Philoctetes

Sophocles

Sophocles, creator; Sophocles the plays and fragments with critical notes, commentary, and translation in English prose Part 4 The Philoctetes; Jebb, Richard Claverhouse, Sir, 1841-1905, editor, translator. Cambridge: Cambridge University Press, 1898.

  1. in their place he should have been announced as dead?
Neoptolemus
  1. The man is a clever wrestler. But even clever schemes, Philoctetes, are often blocked.
Philoctetes
  1. Now, by the gods, tell me—where was Patroclus when you needed him, he whom your father loved beyond all others?
Neoptolemus
  1. He, too, was dead. And in a brief maxim I would teach you this: War takes no evil man by choice, but always the good men.
Philoctetes
  1. I will attest to that, and with that very truth in mind, I will ask you how fares a man of little worth, but sharp of tongue and clever.
Neoptolemus
  1. Surely the man of whom you ask is no one but Odysseus?
Philoctetes
  1. I did not mean him; there was one Thersites, who could never be content to speak once and briefly, even though no one wanted him to speak at all. Do you know if he is alive?
Neoptolemus
  1. I never saw him, but I heard that he is still alive.
Philoctetes
  1. He would be—no evil thing has ever been known to perish. No, the gods take excellent care of their kind. They find a strange joy in turning back from Hades all things criminal
  2. and crooked, while they are always dispatching the just and the good from life. How am I to regard these doings? How can I praise them, when in the very act of praising the ways of the gods, I find that the gods are evil?
Neoptolemus
  1. I, at least, son of Oetean Poeas, will be on my guard hereafter against Ilium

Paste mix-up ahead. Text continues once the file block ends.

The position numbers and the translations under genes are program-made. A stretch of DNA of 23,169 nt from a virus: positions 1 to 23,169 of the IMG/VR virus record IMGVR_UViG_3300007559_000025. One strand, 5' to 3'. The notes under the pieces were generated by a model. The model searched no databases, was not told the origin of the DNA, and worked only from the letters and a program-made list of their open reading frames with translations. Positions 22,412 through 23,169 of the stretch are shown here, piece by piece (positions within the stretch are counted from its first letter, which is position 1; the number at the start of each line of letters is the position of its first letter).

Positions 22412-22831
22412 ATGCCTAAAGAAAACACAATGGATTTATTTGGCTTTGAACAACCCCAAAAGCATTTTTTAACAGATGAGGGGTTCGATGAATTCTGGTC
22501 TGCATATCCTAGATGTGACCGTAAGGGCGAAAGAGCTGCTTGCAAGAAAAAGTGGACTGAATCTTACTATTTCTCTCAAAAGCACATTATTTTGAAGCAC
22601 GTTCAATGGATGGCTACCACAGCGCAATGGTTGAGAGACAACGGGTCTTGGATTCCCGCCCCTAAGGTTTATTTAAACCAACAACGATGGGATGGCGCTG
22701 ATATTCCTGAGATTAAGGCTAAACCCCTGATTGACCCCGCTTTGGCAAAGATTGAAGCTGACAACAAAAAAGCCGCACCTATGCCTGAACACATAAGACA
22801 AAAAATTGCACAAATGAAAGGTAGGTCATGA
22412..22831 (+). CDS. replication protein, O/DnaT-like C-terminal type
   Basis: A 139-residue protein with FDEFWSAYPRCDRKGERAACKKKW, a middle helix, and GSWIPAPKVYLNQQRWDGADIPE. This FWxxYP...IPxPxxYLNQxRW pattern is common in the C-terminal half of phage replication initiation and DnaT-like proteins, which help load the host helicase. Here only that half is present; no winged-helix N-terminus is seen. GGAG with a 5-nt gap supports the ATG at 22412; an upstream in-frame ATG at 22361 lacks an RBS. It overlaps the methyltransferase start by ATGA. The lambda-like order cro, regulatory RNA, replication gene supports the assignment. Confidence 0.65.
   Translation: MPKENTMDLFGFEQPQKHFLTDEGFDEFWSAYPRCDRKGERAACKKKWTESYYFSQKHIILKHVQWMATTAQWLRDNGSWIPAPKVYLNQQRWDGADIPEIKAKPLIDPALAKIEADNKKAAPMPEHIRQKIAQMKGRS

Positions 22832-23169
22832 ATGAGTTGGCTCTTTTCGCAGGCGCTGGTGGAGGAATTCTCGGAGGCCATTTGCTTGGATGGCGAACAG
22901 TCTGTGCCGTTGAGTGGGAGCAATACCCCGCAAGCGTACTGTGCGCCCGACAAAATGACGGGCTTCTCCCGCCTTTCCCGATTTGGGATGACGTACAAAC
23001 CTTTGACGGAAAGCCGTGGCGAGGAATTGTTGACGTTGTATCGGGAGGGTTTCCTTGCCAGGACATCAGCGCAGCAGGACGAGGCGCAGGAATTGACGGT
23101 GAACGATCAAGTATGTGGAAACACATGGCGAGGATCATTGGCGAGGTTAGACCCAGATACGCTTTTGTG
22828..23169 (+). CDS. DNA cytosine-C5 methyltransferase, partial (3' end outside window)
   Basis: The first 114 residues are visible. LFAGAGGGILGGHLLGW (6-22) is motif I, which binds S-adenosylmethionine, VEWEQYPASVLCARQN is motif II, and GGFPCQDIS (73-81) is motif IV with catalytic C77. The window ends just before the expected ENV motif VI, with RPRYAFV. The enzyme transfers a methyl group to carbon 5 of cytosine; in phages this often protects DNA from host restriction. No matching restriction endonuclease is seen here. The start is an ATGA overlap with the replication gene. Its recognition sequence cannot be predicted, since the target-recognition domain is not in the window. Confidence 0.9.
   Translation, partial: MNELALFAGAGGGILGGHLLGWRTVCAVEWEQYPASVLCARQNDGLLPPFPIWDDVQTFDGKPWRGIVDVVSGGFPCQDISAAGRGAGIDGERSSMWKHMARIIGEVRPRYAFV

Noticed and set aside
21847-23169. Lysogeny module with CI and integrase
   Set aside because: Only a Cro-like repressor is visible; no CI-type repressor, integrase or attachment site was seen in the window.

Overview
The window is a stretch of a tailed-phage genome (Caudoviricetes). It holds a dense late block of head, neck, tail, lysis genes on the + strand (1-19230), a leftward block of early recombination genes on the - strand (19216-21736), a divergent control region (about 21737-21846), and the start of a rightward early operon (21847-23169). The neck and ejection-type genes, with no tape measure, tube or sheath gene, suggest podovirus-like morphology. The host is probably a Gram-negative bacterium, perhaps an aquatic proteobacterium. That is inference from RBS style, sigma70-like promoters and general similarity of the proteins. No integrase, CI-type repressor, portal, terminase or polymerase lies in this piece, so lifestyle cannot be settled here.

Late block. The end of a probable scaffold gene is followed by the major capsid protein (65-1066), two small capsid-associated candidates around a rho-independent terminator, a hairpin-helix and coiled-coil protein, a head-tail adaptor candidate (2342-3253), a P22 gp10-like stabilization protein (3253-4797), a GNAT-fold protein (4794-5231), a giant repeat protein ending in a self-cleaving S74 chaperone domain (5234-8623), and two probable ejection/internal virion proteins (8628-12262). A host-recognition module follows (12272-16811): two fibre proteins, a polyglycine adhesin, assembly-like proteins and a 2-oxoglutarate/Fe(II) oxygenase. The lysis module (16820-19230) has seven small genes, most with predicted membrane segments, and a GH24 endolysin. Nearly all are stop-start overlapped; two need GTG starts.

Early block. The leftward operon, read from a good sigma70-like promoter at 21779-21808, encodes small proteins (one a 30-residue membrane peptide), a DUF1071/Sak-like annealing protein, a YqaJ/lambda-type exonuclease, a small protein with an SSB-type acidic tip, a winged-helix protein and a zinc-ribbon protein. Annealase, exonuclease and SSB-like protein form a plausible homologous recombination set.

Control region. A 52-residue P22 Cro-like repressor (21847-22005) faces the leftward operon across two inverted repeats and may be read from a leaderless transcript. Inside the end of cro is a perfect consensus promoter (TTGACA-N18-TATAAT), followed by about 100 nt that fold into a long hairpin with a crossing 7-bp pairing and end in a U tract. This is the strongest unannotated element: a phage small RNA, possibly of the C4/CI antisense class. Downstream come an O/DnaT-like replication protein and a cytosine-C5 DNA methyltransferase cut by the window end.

2. and the Atreids, and look on them only from afar. And where the worse man is stronger than the good, where nobility goes to ruin and the vile man dominates—among such men I will never make my friends. No, rocky Scyros shall suffice for me
  3. from now on to make me delight in my home. Now to my ship! And you, son of Poeas, farewell—as best you can, farewell! May the gods free you of your disease, just as you wish! But we must be going, so that we
  4. may set sail whenever the god permits our voyage.
Philoctetes
  1. Are you setting out already, son?
Neoptolemus
  1. Yes, since opportunity bids us watch near our ship for a fair wind, rather than from afar.
Philoctetes
  1. Now by your father and by your mother, son, by all that you cherish at home—
  2. I solemnly supplicate you, do not leave me alone like this, helpless amid these miseries in which I live, so harsh as you see, and so numerous as I have said! Consider me a small side-task. Great is
  3. your disgust, well I know, at such a cargo. Yet bear with it all the same—to noble minds baseness is hateful, and a good deed is glorious. If you forsake this task, you will have a stain on your honor; but if you perform it, boy, you will win the prize of highest honor—if I return alive to Oeta’s soil.
  4. Come, the trouble will not last one full day. Endure it, take me and throw me where you will—in the hold, the prow, the stern, wherever I will least annoy my shipmates. Say yes, by the great god of suppliants, son;